The significance with respect to existing methods
We have recently described the use of continuous thermodilution in INOCA8. In 84 patients with INOCA, we assessed the relationship between Q and R with established CFR and IMR measurements, and the prediction of angina. The median absolute Q was 198 mL/min, and the median absolute R was 416 WU. Absolute R was higher in patients with microvascular vasodilatory dysfunction. Furthermore, Q and R were associated with self-reported angina. CFR and IMR were not associated with angina. This hypothesis-generating study needs confirmation in a larger cohort.

Safety and reproducibility
The safety and reproducibility of continuous thermodilution has been shown previously7,13. In the first study, in 135 patients who were referred for coronary angiography and underwent continuous thermodilution, no significant adverse events were observed7. In 8.1% of the patients, bradycardia and concomitant atrioventricular block appeared transiently during saline infusion. In 2.2% of patients, chest discomfort was experienced during saline infusion in the LAD without accompanying ischemic electrocardiographic changes. In all cases, symptoms disappeared after stopping the saline infusion. In the second study, continuous thermodilution was performed in 100 patients. In one patient, a catheter-induced dissection was observed requiring PCI 13. In 2.6% of all measurements, bradycardia or atrioventricular block occurred. Finally, two patients experienced chest discomfort during infusion without electrocardiographic abnormalities. In the first cohort of patients, reproducibility was assessed by performing duplicate measurements in 80 patients. Duplicate measurements had a strong correlation both for Q (ρ=0.841, P<0.001; intraclass correlation coefficient=0.89, P<0.001) and R (ρ=0.780, P<0.001; intraclass correlation coefficient=0.89, P<0.001).7

Future applications and studies performed in other clinical settings
Continuous thermodilution has been used in different clinical settings. In patients with ST-elevation myocardial infarction (STEMI), the guideline-recommended treatment is primary percutaneous coronary intervention (PCI) to ensure early mechanical reperfusion of the epicardial coronary artery. In over 95% of PCI procedures, the epicardial coronary blood flow is restored. However, in about half of the patients, perfusion to the coronary microvasculature is not fully restored. This is associated with increased morbidity and mortality14. Therefore, besides INOCA, STEMI is an important clinical setting to measure microvascular vasodilatory function. In a prospective study of 32 STEMI patients, continuous thermodilution was used to measure R, and bolus thermodilution was used to measure IMR and CFR immediately after primary percutaneous coronary intervention in the culprit coronary artery6. R was associated with IMR-defined microvascular vasodilatory dysfunction, and a R threshold of greater than 552 WU was optimal for predicting microvascular vasodilatory dysfunction defined by IMR > 40. A second study in 20 STEMI patients demonstrated a decrease in R in the first days after myocardial infarction, reflecting recovery of microvascular vasodilatory dysfunction over time15.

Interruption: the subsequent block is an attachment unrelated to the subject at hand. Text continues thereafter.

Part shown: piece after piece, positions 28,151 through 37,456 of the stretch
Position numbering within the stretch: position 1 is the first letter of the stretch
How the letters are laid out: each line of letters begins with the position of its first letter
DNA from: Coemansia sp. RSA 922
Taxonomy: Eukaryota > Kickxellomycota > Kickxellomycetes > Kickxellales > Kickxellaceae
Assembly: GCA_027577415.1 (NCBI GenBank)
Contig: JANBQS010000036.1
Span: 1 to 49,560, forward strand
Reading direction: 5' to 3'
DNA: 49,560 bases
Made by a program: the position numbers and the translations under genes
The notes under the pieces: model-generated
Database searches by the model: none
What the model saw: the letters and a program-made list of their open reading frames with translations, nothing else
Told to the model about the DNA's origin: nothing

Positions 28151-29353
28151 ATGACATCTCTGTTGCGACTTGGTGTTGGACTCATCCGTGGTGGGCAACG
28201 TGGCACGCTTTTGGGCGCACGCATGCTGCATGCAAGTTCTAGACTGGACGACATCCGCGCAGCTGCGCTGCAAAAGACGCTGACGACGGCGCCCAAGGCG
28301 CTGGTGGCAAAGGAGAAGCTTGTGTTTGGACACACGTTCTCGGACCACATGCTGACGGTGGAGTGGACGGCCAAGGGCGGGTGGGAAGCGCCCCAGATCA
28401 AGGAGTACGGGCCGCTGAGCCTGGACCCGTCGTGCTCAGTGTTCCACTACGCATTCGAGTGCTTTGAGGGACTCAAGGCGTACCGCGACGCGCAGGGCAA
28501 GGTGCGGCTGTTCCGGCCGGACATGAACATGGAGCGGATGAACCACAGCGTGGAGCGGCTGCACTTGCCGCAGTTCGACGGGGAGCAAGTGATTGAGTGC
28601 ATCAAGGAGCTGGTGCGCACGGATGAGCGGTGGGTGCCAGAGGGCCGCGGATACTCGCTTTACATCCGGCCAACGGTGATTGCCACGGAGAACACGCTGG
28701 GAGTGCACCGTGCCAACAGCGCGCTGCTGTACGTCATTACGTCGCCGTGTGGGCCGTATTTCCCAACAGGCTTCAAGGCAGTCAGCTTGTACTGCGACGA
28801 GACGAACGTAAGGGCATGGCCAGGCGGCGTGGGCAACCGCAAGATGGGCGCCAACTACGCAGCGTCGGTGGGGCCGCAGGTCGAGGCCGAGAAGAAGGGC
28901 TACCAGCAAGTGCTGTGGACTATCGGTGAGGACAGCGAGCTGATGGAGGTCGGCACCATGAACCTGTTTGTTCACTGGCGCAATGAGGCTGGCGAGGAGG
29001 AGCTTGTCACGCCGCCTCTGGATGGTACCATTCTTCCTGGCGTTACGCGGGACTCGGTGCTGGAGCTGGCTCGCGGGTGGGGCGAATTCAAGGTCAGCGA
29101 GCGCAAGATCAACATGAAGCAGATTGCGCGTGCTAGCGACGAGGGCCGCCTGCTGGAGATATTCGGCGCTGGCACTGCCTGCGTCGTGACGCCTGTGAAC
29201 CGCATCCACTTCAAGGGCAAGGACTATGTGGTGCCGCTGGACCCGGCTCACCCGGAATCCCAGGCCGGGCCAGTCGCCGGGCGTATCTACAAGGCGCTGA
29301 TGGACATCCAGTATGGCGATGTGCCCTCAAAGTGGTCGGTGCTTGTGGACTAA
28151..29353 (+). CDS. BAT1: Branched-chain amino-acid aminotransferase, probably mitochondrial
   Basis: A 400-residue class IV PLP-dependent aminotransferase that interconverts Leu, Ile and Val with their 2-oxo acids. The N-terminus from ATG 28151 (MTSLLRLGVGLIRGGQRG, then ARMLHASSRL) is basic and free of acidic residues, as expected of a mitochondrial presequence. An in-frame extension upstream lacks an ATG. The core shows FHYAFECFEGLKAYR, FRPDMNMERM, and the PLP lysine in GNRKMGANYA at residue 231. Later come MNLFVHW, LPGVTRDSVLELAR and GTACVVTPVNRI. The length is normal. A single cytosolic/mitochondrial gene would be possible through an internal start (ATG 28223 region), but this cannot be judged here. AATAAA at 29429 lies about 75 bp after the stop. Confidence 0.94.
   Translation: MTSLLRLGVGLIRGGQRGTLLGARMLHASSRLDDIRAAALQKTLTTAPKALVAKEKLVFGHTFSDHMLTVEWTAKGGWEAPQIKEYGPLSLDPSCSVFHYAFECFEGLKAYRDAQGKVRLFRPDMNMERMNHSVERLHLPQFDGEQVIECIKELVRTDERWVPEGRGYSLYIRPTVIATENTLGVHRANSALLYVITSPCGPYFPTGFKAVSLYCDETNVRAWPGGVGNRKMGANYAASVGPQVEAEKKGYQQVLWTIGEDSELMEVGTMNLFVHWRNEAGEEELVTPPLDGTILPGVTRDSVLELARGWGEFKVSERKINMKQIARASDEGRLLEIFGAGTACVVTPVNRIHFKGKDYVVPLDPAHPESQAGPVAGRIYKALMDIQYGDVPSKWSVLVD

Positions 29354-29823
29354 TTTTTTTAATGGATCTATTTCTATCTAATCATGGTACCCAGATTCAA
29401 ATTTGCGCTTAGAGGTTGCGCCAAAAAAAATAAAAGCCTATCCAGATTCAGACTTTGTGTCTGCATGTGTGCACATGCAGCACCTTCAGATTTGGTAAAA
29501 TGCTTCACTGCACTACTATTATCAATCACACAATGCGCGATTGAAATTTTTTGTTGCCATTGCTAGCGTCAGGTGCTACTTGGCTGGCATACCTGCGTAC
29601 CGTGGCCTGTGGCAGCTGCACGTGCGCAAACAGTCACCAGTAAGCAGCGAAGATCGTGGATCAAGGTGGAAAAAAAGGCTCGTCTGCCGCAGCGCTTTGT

In an exploratory study, the effects on Q and R have been assessed in patients undergoing PCI of a chronic total occlusion of an epicardial artery14. Continuous thermodilution measurements were performed in 25 patients immediately after successful PCI and at short-term follow-up in this pilot. Absolute coronary blood flow in the recanalized artery increased during follow-up in the days after the PCI. In addition, absolute resistance decreased. This study shows the potential to assess treatment effects using continuous thermodilution.

Limitations of the method: normal values in INOCA
In contrast to IMR and CFR, the continuous thermodilution variables Q and R have not yet been prospectively validated. Therefore, no 'normal' range of values for continuous thermodilution parameters are currently available. However, data on clinical outcomes after coronary vasoreactivity testing including continuous thermodilution are necessary for further validation.

Important in the interpretation of continuous thermodilution measurements is the interindividual variability owing to the myocardial mass underlying the coronary artery of interest12. For example, a relatively high flow could be normal in a patient if the dependent perfusion territory is small, but low for another patient with a large perfusion territory. Therefore, estimation of myocardial mass by non-invasive imaging might be necessary to interpret absolute flow and resistance to compare values between patients. More data is necessary on the importance of myocardial mass and potential corrections to the used formulas.